One year ago today I cast aside fear, doubt, and the comforts of life and hit the road with no destination in mind. I gave up a good job, my apartment, and every ounce of a “normal” life because I had an itch. This itch to chase something, anything, and to live a little different than society tells me to live. The year to follow changed me, broke me, and made me who I am. I climbed mountains, swam in oceans, kicked up sand in the desert, explored castles in Europe, and the list goes on.
A lot happened in a year, and I saw more in a year than most people will see in a lifetime. I met the most amazing and inspiring people who, like me, set out to see what could happen if you sacrificed everything to live a life you dreamed of. So here I am, frantically writing this blog before I hop a plane bound for the country of Jordan. I thought how better to break down my year than with photos and videos from the year!
My first full month of life on the road was spent photographing my way around Europe. From paragliding off of the mountains of Macedonia, to the monasteries of Meteora, Greece, to croissants in French side streets, and Italian espresso in the alps. All in all, I logged 11 different countries over the 25 days I was there. It was an amazing experience, but also exhausting. I was determined to come back and see Europe my way, with the patience and love it deserves (but more on that later).
My life changed completely in June when I acquired my now home, a 2006 converted Dodge Sprinter van. This was a game changer. No more rent to pay, no utility bills, no landlords, just me and the open road. Now, #vanlife isn’t always perfect, and you can read about the darker side of the lifestyle here. Most of June was spent guiding for Austin Adventures, which took me all over the Tetons, Yellowstone and up to Glacier. It didn’t afford me many days off, but I finished the month with a one week adventure and the inaugural van-trip with my friend, Korin. We started the trip by doing an overnight backpacking trip up to Rimrock and Rainbow lakes in the Beartooths. We followed this up with an overnight on top of Beartooth Pass, my first real experience getting to sleep the van in an epic location. To finish the trip we surprised my family down in Bighorn Canyon for camping and cliff jumping.
Back to the guiding grindstone with no days off, I led people through Yellowstone, the Tetons, and even my home state of Alaska. I was born in Alaska, but moved away at an early age and spending a lot of my childhood taking trips back to the Turnagain Arm. Heading home felt unreal, the land merges magnificent mountains clashing with the ocean in spectacular form. A sense of nostalgia pulsed through my blood the entire two-week trip.
Right from the cooler temps of Alaska into the swelter of Pheonix, Arizona is how I kicked off August (I don’t care how “dry” the heat is, 114 is still 114). I helped lead guests to cooler temps and hikes descending from the rim of the Grand Canyon. Two weeks in the desert also inspired me to come back to the desert under cooler temps and on my own time. Coming back north for the final weeks of August was a relief and a great way to finish out my guiding season. I finished out the season in the Tetons, one of my favorite places on Earth. And it seemed mother nature wanted to give me a proper send-off with a ridiculous sunset.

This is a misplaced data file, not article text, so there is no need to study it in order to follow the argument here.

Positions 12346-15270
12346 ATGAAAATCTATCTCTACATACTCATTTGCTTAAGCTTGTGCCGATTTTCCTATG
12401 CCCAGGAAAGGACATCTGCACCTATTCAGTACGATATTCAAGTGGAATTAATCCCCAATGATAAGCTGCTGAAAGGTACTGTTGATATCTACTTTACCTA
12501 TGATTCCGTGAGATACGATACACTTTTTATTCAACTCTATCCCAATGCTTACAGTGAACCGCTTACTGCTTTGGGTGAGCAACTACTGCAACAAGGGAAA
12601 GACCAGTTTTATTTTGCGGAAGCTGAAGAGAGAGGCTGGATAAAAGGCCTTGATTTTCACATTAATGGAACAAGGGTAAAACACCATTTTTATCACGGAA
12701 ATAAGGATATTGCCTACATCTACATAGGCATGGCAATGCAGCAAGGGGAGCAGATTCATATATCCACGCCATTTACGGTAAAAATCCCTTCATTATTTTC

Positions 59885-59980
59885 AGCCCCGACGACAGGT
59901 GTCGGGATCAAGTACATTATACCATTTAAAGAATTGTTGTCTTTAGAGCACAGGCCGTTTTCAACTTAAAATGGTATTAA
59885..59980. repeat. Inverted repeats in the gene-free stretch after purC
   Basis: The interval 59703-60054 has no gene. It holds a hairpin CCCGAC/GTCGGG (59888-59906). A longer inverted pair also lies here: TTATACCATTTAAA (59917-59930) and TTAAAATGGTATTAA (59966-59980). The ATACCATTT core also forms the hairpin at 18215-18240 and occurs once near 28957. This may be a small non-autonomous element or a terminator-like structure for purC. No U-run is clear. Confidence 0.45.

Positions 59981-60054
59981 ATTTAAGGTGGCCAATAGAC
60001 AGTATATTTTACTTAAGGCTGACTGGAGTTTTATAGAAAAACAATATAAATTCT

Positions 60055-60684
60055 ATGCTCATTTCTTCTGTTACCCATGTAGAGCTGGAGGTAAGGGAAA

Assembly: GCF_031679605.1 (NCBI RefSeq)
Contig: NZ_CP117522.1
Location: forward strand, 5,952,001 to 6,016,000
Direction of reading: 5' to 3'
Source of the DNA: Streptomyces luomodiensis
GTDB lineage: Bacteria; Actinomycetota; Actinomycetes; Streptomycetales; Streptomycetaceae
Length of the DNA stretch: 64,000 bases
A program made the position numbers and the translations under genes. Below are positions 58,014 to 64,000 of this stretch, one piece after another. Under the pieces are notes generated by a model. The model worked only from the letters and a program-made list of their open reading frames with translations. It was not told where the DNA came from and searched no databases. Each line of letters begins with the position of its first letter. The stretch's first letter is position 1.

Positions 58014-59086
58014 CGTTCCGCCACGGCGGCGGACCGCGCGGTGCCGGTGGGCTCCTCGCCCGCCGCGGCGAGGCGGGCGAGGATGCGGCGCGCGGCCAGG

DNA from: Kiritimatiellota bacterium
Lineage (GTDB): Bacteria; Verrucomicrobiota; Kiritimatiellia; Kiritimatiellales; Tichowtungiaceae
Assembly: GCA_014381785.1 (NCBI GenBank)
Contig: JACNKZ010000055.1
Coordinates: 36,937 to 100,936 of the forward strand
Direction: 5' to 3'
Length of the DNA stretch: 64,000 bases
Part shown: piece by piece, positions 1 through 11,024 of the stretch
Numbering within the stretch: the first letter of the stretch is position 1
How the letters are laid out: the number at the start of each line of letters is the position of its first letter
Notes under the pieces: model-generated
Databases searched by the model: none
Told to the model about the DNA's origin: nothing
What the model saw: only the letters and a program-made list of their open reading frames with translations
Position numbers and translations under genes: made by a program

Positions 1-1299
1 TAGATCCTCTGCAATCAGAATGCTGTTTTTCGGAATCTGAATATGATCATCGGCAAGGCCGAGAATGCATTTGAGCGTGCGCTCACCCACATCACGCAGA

With guiding season wrapped up, I finally moved into the van full time and hit the road. I spent the first week exploring Glacier with friends old and new. Sleeping out under the stars on the shore of Two Medicine, and jumping off the Belton Bridge were highlights of the trip up north. I came back from Glacier for one of the most important moments of the year, my sister’s wedding! After a long four months of no days off, it was nice to come back to Billings to relax and see my family. From there I flew Bozeman > Minneapolis> Anchorage (2 days) > Seattle > Fort Lauderdale (2 days) > Dallas > Bozeman. It was a whirlwind of conferences and logging miles.
For years I’ve dreamed of exploring fall in Montana, so in the month of October, I made that happen. Dubbing it the #MontanaFallTour (super creative) I set out to capture the state’s beauty in a less traveled season. As the screams of families left the tourist spots, beautiful aspens and larch trees took their place. What set out as a month to capture the beauty and diversity of the state I call home quickly turned into an appreciation of the great support system I have. Every town I came to had a group of people waiting to take me right into the thick of fall. No shortage of micro brews and campfires filled the month of October and I left the tour with a happy heart.
Coming off of a successful fall tour I decided to lay low for a few weeks. A constant month and a half of travel had eaten away at my body and I simply needed to rest. I spent time at home and even ran a 5K wearing a full suit. The highlight of the month came down to one weekend, however. I spent one Thursday and Friday amongst an amazing group of people in Bighorn Canyon camping and just enjoying life. I didn’t take many photos this trip but instead soaked in one of my favorite locations. The same weekend I headed to Bozeman for “Friendsgiving” amongst a group of friends who have become more like family since leaving college. On Sunday, nursing a hangover, I decided to go for a late November sunset summit of Sacajawea Peak in the Bridgers. While the sunset was a dud, I was rewarded to a small herd of curious Bighorn Sheep hanging out with me after the sun had fallen below the horizon.